Answering Vitalik Buterin’s 7 Hard Questions For the Blockchain World Part 5: Proof of Waste
Ethereum co-founder Vitalik Buterin put forward a series of open questions to the cryptocurrency community in a recent discussion with Mars Finance International WeChat group, postulating seven issues present within the blockchain ecosystem.
Buterin’s “hard questions for any blockchain people” deal with some of the biggest obstacles that stand between the current state of blockchain technology and widespread adoption, highlighting hashpower centralization, the lack of “useful” large-scale apps, the high frequency of hacks, scalability and latency, issues with consensus methods, and the inefficiency of on-chain governance.
In this multi-part series, we will attempt to answer each of Buterin’s 7 questions.
Is PoW Wasting Money?
“PoW is burning billions of dollars per year, even more than all scams and thefts combined. Isn’t this a big tragedy?”
Blockchain networks use a wide variety of methods to gain consensus on the current state of a distributed ledger. There are many different types of consensus methods, from relatively simple ones such as Proof of work (PoW) or Proof of Stake to more complex methods such as Delegated Byzantine Fault Tolerance or the Tangle. Of all the different consensus methods, PoW consumes the most energy and therefore consumes the most value — or money.
Bitcoin, the most valuable and widely used cryptocurrency, uses PoW to secure the Bitcoin blockchain and ensure consensus is reached. PoW is relatively simple in theory — network participants that validate blocks in the Bitcoin blockchain are required to demonstrate that they have invested a significant amount of work in order to keep them honest.
In the case of Bitcoin, this “work” is executed in the form of solving complex mathematical problems that consume a large amount of computational power. The expenditure of large amounts of computational power requires a significant amount of energy and represents a substantial financial investment. In addition to keeping network participants economically disincentivized from acting in a malicious manner, PoW also makes it difficult for malicious parties to attack the Bitcoin network.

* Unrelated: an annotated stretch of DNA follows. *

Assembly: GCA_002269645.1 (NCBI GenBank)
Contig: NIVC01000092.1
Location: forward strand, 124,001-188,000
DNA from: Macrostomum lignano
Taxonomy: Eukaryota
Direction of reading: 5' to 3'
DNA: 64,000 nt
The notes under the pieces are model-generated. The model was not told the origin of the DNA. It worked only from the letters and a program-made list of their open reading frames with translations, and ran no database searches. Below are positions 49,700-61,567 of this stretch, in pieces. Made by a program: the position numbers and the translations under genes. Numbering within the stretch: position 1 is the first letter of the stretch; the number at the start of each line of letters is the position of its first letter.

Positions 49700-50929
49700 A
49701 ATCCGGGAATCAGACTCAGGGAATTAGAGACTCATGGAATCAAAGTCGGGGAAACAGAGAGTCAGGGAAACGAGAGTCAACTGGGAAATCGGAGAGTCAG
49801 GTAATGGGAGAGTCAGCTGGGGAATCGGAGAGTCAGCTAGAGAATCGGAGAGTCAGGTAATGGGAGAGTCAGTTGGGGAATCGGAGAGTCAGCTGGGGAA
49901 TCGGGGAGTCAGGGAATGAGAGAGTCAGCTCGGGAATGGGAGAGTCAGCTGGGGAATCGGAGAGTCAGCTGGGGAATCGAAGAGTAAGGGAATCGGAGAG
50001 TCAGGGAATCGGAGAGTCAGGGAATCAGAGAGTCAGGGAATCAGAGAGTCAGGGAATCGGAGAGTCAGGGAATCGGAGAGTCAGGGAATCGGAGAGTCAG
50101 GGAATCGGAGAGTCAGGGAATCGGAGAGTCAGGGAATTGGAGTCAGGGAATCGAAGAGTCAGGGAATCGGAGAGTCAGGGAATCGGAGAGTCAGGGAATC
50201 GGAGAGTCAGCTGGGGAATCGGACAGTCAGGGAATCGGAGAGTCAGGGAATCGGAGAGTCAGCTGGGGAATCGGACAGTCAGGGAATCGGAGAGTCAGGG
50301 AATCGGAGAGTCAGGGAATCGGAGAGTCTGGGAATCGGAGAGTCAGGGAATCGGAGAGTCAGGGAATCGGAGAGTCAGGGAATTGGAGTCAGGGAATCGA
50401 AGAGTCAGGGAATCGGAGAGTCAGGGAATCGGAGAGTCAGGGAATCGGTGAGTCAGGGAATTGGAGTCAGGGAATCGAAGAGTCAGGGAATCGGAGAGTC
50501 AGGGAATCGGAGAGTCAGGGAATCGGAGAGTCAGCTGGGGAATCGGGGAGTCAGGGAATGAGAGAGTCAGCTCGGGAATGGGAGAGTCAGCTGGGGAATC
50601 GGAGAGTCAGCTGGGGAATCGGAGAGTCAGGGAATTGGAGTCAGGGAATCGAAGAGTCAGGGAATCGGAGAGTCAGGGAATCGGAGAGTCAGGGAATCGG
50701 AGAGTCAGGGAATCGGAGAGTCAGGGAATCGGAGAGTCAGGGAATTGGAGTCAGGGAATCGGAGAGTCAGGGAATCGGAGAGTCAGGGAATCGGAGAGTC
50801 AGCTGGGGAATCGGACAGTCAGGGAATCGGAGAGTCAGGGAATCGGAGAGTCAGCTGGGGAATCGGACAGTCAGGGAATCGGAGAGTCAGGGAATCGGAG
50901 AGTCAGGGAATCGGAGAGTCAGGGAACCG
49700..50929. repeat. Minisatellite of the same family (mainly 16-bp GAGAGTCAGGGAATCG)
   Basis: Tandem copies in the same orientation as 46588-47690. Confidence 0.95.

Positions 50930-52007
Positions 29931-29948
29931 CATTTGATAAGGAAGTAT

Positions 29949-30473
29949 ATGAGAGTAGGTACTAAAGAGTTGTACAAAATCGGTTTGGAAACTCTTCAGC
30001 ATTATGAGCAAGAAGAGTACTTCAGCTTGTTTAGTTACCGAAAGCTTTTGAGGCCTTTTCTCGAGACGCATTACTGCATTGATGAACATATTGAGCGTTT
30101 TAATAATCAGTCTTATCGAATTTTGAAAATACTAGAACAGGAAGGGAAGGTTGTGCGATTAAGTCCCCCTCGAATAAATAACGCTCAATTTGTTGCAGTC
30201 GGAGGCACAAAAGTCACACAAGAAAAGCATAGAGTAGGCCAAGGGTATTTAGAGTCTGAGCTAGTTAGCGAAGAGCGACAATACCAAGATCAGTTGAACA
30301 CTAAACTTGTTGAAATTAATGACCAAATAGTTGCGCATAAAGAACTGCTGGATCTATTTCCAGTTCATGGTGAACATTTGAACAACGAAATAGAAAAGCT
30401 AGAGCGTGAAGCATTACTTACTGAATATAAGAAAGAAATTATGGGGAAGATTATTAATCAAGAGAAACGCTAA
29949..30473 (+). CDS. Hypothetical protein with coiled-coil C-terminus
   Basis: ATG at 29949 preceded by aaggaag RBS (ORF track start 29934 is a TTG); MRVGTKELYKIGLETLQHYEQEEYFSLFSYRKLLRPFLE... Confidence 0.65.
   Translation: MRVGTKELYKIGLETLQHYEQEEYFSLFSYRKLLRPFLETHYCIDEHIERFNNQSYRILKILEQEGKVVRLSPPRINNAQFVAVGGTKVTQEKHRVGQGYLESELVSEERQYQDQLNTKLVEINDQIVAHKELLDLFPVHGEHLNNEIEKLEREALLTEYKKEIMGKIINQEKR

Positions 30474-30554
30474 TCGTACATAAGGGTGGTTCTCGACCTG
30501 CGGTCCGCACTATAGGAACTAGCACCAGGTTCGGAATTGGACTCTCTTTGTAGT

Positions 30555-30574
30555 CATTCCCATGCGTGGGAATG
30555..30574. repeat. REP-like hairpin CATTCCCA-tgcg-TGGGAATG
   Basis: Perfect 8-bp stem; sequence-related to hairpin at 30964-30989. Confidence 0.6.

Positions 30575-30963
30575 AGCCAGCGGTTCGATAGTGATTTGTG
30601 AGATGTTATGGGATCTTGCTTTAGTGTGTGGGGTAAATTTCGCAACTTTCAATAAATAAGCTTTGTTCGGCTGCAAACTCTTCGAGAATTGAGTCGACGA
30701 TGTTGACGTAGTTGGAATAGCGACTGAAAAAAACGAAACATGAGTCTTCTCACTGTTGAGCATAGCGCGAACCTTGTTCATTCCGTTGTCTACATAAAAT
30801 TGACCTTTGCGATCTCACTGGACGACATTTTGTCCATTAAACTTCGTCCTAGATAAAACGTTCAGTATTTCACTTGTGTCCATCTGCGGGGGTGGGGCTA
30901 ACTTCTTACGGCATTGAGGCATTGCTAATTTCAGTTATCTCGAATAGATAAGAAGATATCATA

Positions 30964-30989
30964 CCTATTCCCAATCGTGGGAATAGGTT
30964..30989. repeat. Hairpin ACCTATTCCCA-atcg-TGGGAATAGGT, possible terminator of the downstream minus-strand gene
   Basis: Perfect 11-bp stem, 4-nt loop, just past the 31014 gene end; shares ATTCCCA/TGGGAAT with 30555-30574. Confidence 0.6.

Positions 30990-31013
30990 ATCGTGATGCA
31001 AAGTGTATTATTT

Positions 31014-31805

While the PoW consensus method is an effective solution for gaining consensus and keeping a blockchain network secure, it does have one major drawback — it’s extremely costly. Mining Bitcoin is deliberately consumptive — data available from the Bitcoin Energy Consumption Index reveals the vast amount of energy directed toward Bitcoin mining:
- Bitcoin consumes 73.12 TWh annually — studies performed by Economist Alex de Vries demonstrated that Bitcoin mining will consume 0.5% of the world’s total energy consumption by the end of 2018
- Bitcoin currently consumes 0.33% of world energy consumption
- Bitcoin mining currently consumes as much energy as the entire population of Austria
- A single Bitcoin transaction could power 30 US households for one day
The Problem with Proof of Work
While PoW does consume vast amounts of power, it’s arguable that using energy to establish a decentralized, public, secure, wholly independent, and incorruptible method of transferring value between individuals outside of the centralized institutional financial power structure is justified.
PoW serves to attach a cost to mining to prevent networks that use it as a consensus method from being compromised. Within the current blockchain paradigm, PoW is — and has been — essential to the proliferation of cryptocurrencies around the world.
Outside of the sheer scale of energy directed toward PoW consensus methods, however, there are a number of other issues generated by PoW. Consensus methods such as PoW that require intense computation will inevitably lead to the development of specialized hardware, which disincentivizes individual operators and encourages the pooling of resources which, in turn, leads to monopolization — an issue highlighted by Buterin in his first “hard question for the blockchain world.”
It’s true that PoW does “waste” money in the form of energy, but it’s inaccurate to label the effort exerted by miners operating in PoW networks as “wasted,” as the act of mining creates value in the form of cryptocurrencies — fungible assets that can be exchanged for fiat currency, or directly for goods and services.
Bitcoin, or any other PoW cryptocurrency, is subject to the first law of thermodynamics — energy can neither be created nor destroyed; energy can only be transferred or changed from one form to another.
Next, we’ll attempt to answer Buterin’s sixth question for the blockchain world: “What are the centralization risks in proof of stake?”
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